Hybrid teaching started on Monday, October 19, 2020, and now there are three reported cases of COVID in three different schools in my school district. I am concerned about my safety and the safety of my colleagues, some are approaching retirement age or grappling with underlying medical conditions. As my anxiety rises, I am trying to stay positive. In March 2020, my school district transitioned to a full remote learning during the third marking period, then we shifted to an A/B Schedule for the fourth marking period. During the summer, I along with my other colleagues, anticipated a continuation of remote learning for Fall 2020, then in August, the Superintendent decided to switch to a Hybrid Schedule, then by the end of August, he decided to continue with remote learning until October 19 with a MTRF Schedule and the a Wednesday all-remote schedule. Within a seven-month period, I had to adjust to six schedules. I am sure that my colleagues are feeling the same anxiety that I am feeling and trying to find ways to cope with this anxiety.
I do not want to take medication nor do I have time to commit to talk-therapy. Therefore, I find writing my weekly blog therapeutic in that I am able to express my uncertainty of the future. Since I am a planner, I feel helpless and uncomfortable with uncertainty, especially when spontaneity has never been my friend. My students ask, “Ms. Pham, will they make us go back during the second marking period?” I recognize the anxiety in their voices.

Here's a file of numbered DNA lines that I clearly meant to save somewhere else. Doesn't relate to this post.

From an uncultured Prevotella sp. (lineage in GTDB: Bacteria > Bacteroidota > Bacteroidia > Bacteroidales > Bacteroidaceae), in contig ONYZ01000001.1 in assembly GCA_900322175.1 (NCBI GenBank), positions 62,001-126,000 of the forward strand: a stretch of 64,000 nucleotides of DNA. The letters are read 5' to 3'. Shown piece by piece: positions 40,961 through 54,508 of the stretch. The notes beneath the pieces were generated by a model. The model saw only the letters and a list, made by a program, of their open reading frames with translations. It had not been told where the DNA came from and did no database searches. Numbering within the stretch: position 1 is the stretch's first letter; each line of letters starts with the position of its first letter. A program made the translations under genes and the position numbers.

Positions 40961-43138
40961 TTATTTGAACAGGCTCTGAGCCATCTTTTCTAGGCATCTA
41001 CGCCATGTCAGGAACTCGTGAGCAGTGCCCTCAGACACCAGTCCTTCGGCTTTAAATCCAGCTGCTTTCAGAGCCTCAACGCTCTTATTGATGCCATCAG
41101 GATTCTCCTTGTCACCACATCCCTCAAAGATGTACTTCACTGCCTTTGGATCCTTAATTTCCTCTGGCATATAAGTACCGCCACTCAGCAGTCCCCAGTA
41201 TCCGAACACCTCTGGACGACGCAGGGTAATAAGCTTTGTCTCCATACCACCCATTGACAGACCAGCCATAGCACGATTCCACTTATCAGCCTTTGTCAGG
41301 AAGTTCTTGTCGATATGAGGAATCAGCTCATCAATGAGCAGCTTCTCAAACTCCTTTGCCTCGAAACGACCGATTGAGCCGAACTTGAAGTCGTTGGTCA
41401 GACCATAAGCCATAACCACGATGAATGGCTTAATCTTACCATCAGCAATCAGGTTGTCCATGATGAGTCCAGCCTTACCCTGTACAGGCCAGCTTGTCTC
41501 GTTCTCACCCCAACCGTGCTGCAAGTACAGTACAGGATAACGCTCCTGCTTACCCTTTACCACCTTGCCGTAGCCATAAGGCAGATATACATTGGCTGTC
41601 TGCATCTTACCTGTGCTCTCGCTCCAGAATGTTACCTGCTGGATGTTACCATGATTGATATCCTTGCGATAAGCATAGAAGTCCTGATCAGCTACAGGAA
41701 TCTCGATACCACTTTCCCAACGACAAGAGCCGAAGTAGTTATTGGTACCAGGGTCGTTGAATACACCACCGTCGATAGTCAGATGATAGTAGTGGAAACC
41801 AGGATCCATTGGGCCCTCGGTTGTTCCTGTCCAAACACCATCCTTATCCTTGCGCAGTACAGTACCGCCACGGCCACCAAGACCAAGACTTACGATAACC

“No worries, they will let you decide if you want to remain remote or if you want to go back to school. You will have a choice.” I try to reassure them. I try to remain strong and positive around my students. I try to hide my own apprehension.
When I returned to school, I visited the copier room. God, I missed the feel and smell of paper. I went crazy and made copies of class rosters. I miss pens, white composition paper, paperbacks. I am struggling to read and teach from a PDF on Kami. Reading from a PDf is a very different experience from reading a book. To my dismay, my students prefer to read online. Even before COVID, a majority of my students did not want hard copies of novels. They preferred reading e-books. I am afraid that books will slowly disappear from my school. The library, once filled with books, is now the media center. At our English Department meeting, the Supervisor announced that we do not have a budget for new paperbacks. Will the district allocate money for books after the pandemic? Teaching English without paper, pens, and books. It is indeed a brave new world.
I shudder at the thought of a paperless English class, then I start printing out my 25-page research proposal. With great pleasure, I watch the machine churn out sheets of paper. I smile at the stack of paper. Oh, how I missed the copier room. Now, I am in the process of crossing out sources on my Works Cited and revising my Introduction by hand and not by machine.
Last week I appreciated the writing conference with Dr. Zamora. I appreciated her advice to write without fear. Write freely.
Write freely and as rapidly as possible and throw the whole thing on paper. Never correct or rewrite until the whole thing is down. Rewrite in process is usually found to be an excuse for not going on.